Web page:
For many people supporting a loved one with cancer, the journey often means a realignment of priorities. Which is why, despite a new album to sell, Taylor Swift has hinted that she’s slowing things down in order to spend more time with her beloved mother.
Swift, who revealed earlier this year that her mom, Andrea, was battling cancer for the second time, has announced only four dates in the U.S. for her upcoming international “Lover” tour. While she didn’t explicitly say that her mom’s cancer was the reason, she told Beats 1 Radio that she has “some pretty intense things happening with my family right now. I can’t go on long tours and not have the ability to go home if I need to.”Read More
Having flexibility, she said, was extremely important: “This is where the rubber meets the road and I actually have to make decisions. Where there are question marks in my life and things that are really important to me and my family, I have to be able to have some breathing room in my touring schedule.”
Swift added that she trusts her fans to understand, and that they’d stick by her during this difficult time. “[Fans] have been really respectful of that in the past,” she said.
Supporting A Loved On With Cancer -- Taylor Swift's Journey
- Taylor Swift Speaks Up About What It’s Like To Have A Parent With Cancer
- “I Will Probably Always Sob” — An Outpouring Of Love From Taylor Swift Fans For Her Mom After Swift Releases Song “Soon You’ll Get Better” About Her Cancer Journey
- “We’re Going Through It” — Taylor Swift, 29, Says She And Her Immediate Family are Dealing With Her Mom’s Cancer
Swift’s mom’s cancer journey
Swift’s mom was initially diagnosed in 2015 after her children convinced her to see a doctor for some routine screenings, Swift had written in an announcement posted to Tumblr.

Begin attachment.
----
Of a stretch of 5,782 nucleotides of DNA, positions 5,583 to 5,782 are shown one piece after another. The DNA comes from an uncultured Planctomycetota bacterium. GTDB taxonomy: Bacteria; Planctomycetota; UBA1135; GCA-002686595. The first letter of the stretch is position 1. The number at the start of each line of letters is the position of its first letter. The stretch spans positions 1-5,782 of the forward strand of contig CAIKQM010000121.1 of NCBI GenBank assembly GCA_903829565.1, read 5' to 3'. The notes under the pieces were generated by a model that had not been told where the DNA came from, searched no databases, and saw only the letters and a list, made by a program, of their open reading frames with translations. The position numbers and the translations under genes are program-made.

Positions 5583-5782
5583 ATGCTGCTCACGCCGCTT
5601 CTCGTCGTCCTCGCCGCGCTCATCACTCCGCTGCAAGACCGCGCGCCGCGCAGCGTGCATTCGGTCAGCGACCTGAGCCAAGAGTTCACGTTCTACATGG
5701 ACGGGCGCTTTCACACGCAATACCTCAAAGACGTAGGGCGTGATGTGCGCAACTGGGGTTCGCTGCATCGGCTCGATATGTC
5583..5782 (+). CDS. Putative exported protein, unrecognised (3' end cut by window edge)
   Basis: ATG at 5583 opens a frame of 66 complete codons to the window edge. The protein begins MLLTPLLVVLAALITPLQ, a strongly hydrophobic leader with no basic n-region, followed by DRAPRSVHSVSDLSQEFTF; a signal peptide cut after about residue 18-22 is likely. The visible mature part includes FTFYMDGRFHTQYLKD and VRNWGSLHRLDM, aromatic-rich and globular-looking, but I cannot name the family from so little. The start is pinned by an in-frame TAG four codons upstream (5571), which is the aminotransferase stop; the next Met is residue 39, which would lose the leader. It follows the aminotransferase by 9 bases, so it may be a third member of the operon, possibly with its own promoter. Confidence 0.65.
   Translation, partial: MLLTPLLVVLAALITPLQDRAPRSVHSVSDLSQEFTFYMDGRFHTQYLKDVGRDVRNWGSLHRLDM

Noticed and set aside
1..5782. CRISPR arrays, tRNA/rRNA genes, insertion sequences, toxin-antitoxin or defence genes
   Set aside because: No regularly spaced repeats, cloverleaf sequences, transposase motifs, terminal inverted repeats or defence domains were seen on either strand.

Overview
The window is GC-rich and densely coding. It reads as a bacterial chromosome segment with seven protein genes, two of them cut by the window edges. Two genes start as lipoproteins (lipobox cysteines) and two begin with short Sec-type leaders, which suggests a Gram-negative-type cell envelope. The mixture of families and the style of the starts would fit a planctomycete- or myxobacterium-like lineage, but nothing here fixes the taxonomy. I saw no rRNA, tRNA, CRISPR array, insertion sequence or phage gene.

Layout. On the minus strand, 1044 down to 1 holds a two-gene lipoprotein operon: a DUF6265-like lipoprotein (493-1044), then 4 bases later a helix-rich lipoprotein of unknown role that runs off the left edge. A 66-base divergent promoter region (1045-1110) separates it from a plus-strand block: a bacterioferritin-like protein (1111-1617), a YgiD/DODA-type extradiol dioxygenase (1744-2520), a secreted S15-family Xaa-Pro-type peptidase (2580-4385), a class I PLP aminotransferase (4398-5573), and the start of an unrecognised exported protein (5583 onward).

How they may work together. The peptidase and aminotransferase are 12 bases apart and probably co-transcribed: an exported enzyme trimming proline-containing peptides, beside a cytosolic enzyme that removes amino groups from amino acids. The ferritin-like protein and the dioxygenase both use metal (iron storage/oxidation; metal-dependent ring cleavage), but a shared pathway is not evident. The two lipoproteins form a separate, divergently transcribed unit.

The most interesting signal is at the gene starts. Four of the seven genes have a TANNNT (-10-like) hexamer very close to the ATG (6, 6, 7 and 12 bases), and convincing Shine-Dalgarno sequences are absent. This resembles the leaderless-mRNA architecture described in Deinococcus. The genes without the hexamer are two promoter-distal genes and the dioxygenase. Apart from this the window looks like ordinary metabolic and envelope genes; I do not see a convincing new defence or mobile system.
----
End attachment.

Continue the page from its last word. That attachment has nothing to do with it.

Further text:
“I’d like to keep the details of her condition and treatment plans private, but she wanted you to know,” Swift wrote. “She wanted you to know because your parents may be too busy juggling everything they’ve got going on to go to the doctor, and maybe you reminding them to go get checked for cancer could possibly lead to an early diagnosis and an easier battle. Or peace of mind in knowing that they’re healthy and there’s nothing to worry about.”
She also said at the time that her mom might not be able to make it to as many of Swift’s concerts as she had in the past. “She’s got an important battle to fight,” Swift wrote. The musician was then promoting her album, “1989.”
When Swift announced that her mother was facing cancer yet again, she said the experience taught her not to sweat the small stuff.
“I’ve had to learn how to handle serious illness in my family,” Swift wrote in a piece for Elle. “Both of my parents have had cancer, and my mom is now fighting her battle with it again. It’s taught me that there are real problems and then there’s everything else. My mom’s cancer is a real problem. I used to be so anxious about daily ups and downs. I give all my worry, stress, and prayers to real problems now.”
“Soon You’ll Get Better”
On “Lover,” in her moving song, “Soon You’ll Get Better,” the singer expresses what it’s like to watch someone you love battle cancer, a topic that resonates with millions of people worldwide.
On an album that features mostly upbeat pop numbers and love songs, “Soon You’ll Get Better” is a powerful and emotional surprise. “I hate to make this all about me / But who am I supposed to talk to,” Swift sings. “What am I supposed to do? / If there’s no you.”
The 29-year-old singer spoke about the song in a YouTube Live session ahead of her album’s Aug. 23 release. “That was really, really hard to write, and it was just a family decision whether to even put it on the album,” Swift said. “We as a family decided to [do it], and it’s something I’m so proud of, but it’s just really hard. I can’t sing it. It’s hard to just emotionally deal with that song.”
Information about music and cancer
Swift is not the only one who has found that music can be helpful during cancer. In an interview with SurvivorNet, breast cancer survivor Bianca Muniz said that music was a huge part of her cancer recovery. Bianca turned to music as an outlet when she received an ovarian cancer diagnosis at age 11, and a breast cancer diagnosis at age 22.
Breast cancer survivor Bianca Muniz talks about the impact of music during her cancer recovery
Cancer, Bianca said, has acted as both a muse and a deterrent. Undergoing a variety of different cancer treatments did have an impact on her voice, she said, but she didn’t let that get in the way of her love of performing, or in the way of what her life is really about — music.